Student Conduct Process
Generally, students who violate UWS Chapters 14, 17, and/or 18 will face student conduct procedures administered through Student Affairs. Students, however, who violate University Housing Policy will face student conduct sanctions,administered through the Office of Residence Life. A complete reference to the procedures can be found in UWS Chapters 14, 17, and 18 of the University of Wisconsin Administrative Code.
Where is Student Affairs located?
Student Affairs is located in WYLL 340. The office is a part of the Administrative Offices on the L3 level of Wyllie Hall. The phone number is (262) 595-2598.
How is Student Affairs notified of allegations of misconduct?
Reports of allegations of misconduct can be reported in several ways: incident reports generated by residence hall staff, Parkside Police reports, faculty and staff referrals, as well as personal reports form students or use the online reporting form.
What is a conduct meeting?
It is a meeting held for the purpose of reviewing the incident report and specifically discussing the students' behavior and the basis of the allegation: ascertaining the facts and determining responsibility. During the meeting, students will have the opportunity to share information and discuss the incident.
What happens at the conduct meeting?
Based upon the information presented during the conduct meeting, a determination is made with regards to responsibility for the alleged violation(s). If a student is found not responsible, the matter is considered resolved and no further action is taken. The student will be notified of the finding by letter. If a student is found responsible for violating student conduct/University policy, sanctions will be determined and the student will be informed in writing of the decision, the required sanctions and the deadlines for completion.
What is a sanction and an examples of a sanction?
A sanction is a penalty for violating the student conduct code/University policy. The sanction(s) provide the student with the opportunity to examine behavior and decision-making. In addition, to encourage the growth and development of the student, sanctions serve as a deterrent for further misconduct, provide accountability for misconduct and protect the University community. Sanctions can range from a written reprimand to permanent expulsion from the University. Examples of commonly assigned sanctions include: residence hall probation, community service, or a creative sanction. A creative sanction may include writing a paper, watching a video, etc.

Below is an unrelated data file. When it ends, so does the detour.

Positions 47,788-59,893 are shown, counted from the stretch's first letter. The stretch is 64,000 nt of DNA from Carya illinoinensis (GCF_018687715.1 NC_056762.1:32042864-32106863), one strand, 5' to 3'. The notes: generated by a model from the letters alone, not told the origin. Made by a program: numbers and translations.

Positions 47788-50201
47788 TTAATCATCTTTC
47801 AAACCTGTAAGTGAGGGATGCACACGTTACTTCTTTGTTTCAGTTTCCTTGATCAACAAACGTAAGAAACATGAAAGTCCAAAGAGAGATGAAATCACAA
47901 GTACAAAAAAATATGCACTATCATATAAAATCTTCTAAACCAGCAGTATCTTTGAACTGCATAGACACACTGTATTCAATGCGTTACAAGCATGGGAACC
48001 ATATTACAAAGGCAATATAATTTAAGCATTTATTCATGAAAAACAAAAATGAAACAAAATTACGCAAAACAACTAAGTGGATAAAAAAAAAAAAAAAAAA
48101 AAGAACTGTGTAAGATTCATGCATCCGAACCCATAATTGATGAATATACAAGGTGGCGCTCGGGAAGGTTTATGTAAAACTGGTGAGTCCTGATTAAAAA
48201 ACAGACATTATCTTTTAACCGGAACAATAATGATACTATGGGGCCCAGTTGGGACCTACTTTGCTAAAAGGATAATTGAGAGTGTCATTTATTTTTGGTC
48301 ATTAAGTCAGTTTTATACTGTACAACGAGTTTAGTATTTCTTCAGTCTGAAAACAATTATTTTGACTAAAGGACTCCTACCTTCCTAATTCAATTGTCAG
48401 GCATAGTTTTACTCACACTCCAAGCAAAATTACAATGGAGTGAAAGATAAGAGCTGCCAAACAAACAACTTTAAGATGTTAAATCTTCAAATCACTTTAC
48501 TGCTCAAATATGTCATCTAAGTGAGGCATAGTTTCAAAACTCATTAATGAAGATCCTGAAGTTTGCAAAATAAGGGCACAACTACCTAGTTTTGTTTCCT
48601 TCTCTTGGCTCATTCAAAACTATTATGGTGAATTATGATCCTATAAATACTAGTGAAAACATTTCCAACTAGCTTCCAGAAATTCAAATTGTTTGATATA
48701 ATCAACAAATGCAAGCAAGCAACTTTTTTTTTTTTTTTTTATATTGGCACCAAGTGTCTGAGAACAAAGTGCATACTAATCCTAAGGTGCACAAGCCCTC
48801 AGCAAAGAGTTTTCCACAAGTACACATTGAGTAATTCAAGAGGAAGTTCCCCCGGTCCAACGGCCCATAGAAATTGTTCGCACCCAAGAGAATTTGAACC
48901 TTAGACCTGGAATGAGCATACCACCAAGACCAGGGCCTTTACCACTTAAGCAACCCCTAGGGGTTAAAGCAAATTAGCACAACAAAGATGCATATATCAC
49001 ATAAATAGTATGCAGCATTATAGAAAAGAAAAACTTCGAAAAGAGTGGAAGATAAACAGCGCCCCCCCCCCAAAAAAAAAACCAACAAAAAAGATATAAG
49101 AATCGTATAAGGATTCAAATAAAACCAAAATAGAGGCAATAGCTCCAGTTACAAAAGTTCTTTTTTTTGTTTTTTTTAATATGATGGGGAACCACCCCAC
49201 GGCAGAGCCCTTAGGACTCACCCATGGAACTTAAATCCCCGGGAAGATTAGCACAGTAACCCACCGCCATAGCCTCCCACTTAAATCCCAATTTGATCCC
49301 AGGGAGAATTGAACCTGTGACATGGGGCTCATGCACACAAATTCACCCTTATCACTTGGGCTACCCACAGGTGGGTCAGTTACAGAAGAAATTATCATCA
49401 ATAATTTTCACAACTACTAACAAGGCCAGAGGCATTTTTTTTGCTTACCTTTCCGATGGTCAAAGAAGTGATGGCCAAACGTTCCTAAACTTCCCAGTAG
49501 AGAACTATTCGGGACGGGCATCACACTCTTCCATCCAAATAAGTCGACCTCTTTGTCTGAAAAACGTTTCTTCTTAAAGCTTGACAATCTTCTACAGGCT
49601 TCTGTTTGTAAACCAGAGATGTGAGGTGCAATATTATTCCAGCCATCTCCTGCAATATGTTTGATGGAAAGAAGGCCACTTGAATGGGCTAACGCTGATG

Will disciplinary sanctions appear on my record?
Disciplinary actions do not appear on the official academic transcript. A separate disciplinary file is maintained in Student Affairs for a period of seven years and then is confidentially destroyed.
Will my parents, employers, landlords or other persons be notified or informed of a disciplinary action or record?
In general, student records that are defined as educational or treatment records are considered confidential in nature (except for directory information) and shall not be disclosed to a third party without the written consent of the student unless otherwise required by law. Under the federal regulation titled "Family Educational Rights and Privacy Act" (FERPA), there are certain exceptions under which the University may disclose education or treatment records without the written consent of the student. For example, the University may disclose educational records in response to a court order or subpoena, health or safety exception or when the information involves the final results of a student's disciplinary proceedings to the victim of an alleged crime of violence or a non-forcible sex offense. In addition, FERPA allows for the University to notify the parent or legal guardian of a student under the age of 21 years of violation(s) of federal, state or local law or rule or policy of the University relating to the illegal use or possession of alcohol or controlled substances. Additional information may be found in the federal regulations at 20 U.S.C. 1232(g) and 34 C.F.R. Part 99.